Auroara Leigh Talks about “Emergence,” Empowerment, and Her Evolving Tone

Auroara Leigh
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Auroara Leigh is a Canadian Metis (Indigenous) singer-songwriter who recently released her new single/lyric video, “Emergence.”

Leigh explains, “‘Emergence’ is about allowing yourself to be true to your own story of self, more than the projections from others about who you are. ‘Emergence’ is about releasing the story of life or pain that someone else might have taught you or showed you in their behavior and not letting it impact how YOU choose to live.”

With her first two highly personal and genre-defying releases, 2021’s Feel It to Heal It, followed by 2022’s Sacred Rebirth, Auroara spoke her truth and walked the path of her own Sacred Fire Medicine Path for all to see.

For “Emergence,” Auroara Leigh conscripted instrumentalists to help her realize her musical vision, with one particularly important piece: “I felt the need to have a fiddle join the track because my grandfather was a Metis fiddler, and he was well known for it. I hadn’t brought in fiddle in any of my songs yet, and it felt like a way of honoring him, and also my Metis identity.”

The fiddle, played by celebrated violinist Chloe Nakahara, adds haunting tones to “Emergence,” melding perfectly with Leigh’s folk-tinged pop sound.

Guitar Girl Magazine caught up with Auroara Leigh to discover more about “Emergence,” her evolving tone, and her songwriting process.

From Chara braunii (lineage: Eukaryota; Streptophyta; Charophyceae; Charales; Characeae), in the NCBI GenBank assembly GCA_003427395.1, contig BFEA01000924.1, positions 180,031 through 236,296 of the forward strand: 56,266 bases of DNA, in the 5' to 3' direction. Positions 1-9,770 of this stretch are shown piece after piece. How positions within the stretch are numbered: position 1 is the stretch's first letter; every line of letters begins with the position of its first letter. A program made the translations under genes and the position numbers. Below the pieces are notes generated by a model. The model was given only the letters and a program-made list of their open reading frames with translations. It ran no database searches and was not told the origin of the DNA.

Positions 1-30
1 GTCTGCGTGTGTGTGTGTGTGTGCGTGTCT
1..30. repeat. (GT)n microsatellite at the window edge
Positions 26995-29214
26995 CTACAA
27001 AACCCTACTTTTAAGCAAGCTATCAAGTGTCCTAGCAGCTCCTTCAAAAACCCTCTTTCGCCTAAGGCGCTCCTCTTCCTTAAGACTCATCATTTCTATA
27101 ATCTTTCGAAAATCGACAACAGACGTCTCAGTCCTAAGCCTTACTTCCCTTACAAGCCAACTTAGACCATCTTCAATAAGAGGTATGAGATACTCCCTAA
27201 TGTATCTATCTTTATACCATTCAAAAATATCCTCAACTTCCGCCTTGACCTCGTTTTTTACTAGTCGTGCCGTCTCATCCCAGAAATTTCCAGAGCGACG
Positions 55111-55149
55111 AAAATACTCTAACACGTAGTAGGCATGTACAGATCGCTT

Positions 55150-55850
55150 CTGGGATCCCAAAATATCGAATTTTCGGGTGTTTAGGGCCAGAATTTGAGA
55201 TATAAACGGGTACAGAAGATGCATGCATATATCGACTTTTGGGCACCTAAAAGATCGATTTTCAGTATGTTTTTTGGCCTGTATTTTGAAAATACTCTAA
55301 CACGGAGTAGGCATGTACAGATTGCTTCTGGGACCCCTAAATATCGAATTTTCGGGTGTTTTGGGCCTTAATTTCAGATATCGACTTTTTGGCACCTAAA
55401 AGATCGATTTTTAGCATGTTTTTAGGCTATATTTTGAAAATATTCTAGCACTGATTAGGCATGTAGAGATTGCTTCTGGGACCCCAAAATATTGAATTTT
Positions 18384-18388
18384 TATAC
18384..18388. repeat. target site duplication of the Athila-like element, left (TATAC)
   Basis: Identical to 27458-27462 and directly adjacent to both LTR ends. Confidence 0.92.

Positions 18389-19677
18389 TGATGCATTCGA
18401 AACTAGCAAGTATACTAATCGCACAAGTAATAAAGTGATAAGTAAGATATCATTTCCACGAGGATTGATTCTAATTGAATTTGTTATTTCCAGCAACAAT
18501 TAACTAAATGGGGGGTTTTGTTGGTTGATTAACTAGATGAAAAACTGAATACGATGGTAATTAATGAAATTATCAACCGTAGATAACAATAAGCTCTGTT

What inspired your new single, “Emergence?”

The way that it makes me feel: empowered. I needed to reclaim my power from others’ perceptions or ways of doing and seeing things that don’t match me. I believe that we are all like a canvas and when we are exposed to others’ we can take on the paint that they paint with. It is up to us to accept that through our lens, or our psyche. As children, we do not have a say but we do have a chance to repaint (or reparent) ourselves when we are adults. Emergence is about just that! It is about saying: this is who I am, not who you have said I am.

How did you get started in music?

As a young girl, I loved to sing. I never had formal training until I was 28 and it was part of my reparenting, to take care of myself and do something for me. I did a few years of vocal training while I wrote the songs for my first album, ‘Feel It to Heal It.’ I had planned to tell my story in a book and then when I wrote my story through songs it just made it a lot more creative, fun, and deep. Songwriting is a medium that flowed naturally for me, the songs just poured out of me, with the melody immediately felt and known.

Did your sound evolve naturally, or did you deliberately push it in a certain direction?

I think my sound is still evolving. I am sure that what I create in the future will be different than what I have already created. The permission I gave myself to be raw and vulnerable was very much a part of the process for the first album, what it is all about. The next album I do will be a lot more sultry, mature, and with new themes, which shows where I am at in my own process of becoming.

How do you keep your sound fresh, and avoid falling into the trap of imitating either yourself or others?

My songs come from my soul and the creative art of the process, plus the mix of admiring those who work with me and honoring their style. I do not think I could ever get caught in that trap.